Auckland's former Chief Post Office reopens to the public this afternoon after four years in which two new tunnels were built under the 109-year-old heritage-listed building.
From 1pm, people will again be able to get inside the CPO or Britomart facing the newly refurbished public square, Te Komititanga, which means to mix or to merge in te reo Māori.
The old building between Quay St and Customs St has been shut since 2017 so work could be carried out creating the first or CBD stage of the $4.4 billion City Rail Link beneath.
The Britomart train station has remained open during the work but could not be accessed via the CPO until today.
New twin-tunnel connections are under construction from Britomart to Mt Eden in that project due to be finished by 2024 but work is now concentrated to the west at the Mt Eden, Karangahape and Aotea Station ends of that job.
The new tunnel boring machine will in a few weeks begin spinning to build the first tunnel from Mt Eden in that project by the Link Alliance, whose project director is Francois Dudouit.
CRL today called the heritage building work a "complex engineering feat to remove original support columns out of the way of the CRL tunnels and transferring the CPO's weight to new foundations without damaging the Category A-listed heritage building".
Auckland mayor Phil Goff, CRL chief executive Sean Sweeney and Transport Minister Michael Wood attended this morning's event to celebrate the reopening, after karakia from Tāmaki Makaurau tangata whenua.
Sweeney said the ground floor of the CPO had again become the main entrance to the Britomart station with ticketing and information facilities, access to Britomart's adjoining train platforms, and shops.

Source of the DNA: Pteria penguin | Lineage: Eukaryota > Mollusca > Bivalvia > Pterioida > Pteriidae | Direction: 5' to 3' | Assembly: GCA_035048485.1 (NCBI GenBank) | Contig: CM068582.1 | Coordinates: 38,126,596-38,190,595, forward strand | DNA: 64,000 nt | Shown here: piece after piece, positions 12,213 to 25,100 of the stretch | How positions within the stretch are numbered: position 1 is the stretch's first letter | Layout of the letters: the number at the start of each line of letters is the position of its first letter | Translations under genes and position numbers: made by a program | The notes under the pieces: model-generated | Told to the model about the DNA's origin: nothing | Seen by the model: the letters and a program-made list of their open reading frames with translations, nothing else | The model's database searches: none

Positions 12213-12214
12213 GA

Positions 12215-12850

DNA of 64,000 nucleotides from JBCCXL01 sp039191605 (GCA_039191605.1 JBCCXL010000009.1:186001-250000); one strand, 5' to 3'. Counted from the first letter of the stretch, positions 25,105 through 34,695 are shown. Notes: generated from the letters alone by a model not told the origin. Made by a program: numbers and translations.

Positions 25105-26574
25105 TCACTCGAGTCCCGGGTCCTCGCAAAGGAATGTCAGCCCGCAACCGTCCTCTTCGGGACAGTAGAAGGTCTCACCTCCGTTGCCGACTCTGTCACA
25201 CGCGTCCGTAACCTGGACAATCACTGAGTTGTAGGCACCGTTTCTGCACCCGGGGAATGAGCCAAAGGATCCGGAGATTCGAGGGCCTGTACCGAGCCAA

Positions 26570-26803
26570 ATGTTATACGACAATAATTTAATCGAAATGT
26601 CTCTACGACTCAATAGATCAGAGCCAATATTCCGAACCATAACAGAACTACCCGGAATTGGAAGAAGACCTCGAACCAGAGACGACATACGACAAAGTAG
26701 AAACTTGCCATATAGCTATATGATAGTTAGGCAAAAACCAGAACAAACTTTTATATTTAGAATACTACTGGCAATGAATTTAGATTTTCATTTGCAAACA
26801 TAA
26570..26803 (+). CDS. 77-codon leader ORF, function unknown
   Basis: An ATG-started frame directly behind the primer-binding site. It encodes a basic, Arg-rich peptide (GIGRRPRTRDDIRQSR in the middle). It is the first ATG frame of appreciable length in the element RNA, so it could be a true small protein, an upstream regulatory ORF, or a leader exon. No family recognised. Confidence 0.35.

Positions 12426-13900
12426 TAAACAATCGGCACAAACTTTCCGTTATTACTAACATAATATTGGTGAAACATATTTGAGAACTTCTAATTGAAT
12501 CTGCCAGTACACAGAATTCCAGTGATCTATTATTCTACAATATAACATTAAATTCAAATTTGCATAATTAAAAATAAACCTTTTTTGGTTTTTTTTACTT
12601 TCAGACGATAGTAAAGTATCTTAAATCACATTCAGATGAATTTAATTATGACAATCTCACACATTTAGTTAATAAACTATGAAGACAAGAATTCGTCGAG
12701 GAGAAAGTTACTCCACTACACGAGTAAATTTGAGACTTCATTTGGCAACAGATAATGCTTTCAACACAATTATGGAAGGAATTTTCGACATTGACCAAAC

Mark Lambert, Auckland Transport's executive general manager of integrated networks, said up to 38,000 people use Britomart Station daily.
AT is now restoring and repairing the CPO's facade.
One of the first CRL contracts taken was to convert Britomart from a dead-end to through station.
"What followed was some astonishing engineering to overcome challenges to build the tunnels: working in confined spaces, dealing with some pretty sticky reclaimed land at the bottom end of town, protecting a building with a top heritage rating weighing 14,000 tonnes while we transferred its weight safely and carefully on to new foundations, and keeping Britomart Station next door open and operational all the time," Sweeney said.
Machinery was specially modified to be used under the CPO.
The stone building was supported on high-strength steel made in New Zealand.
CRL worked with contractors Downer NZ and Soletanche Bachy JV, Heritage NZ, Auckland Council and Auckland Transport.
The main entrance to the building is now once again from the public square, now with the new kupu Te Komititanga.
Work on the facade is continuing, along with construction around the CPO in adjoining Galway St and Tyler St.
The new tunnels now run under the renamed Te Komititanga, beneath the new $1b Commercial Bay and up Albert St as far as Wyndham St.
Construction of the tunnels, together with two new underground stations, is under way by the Link Alliance from that point to Mt Eden.
A completed CRL will enable longer trains, from six to nine cars. Services will also be more frequent and faster, CRL said today.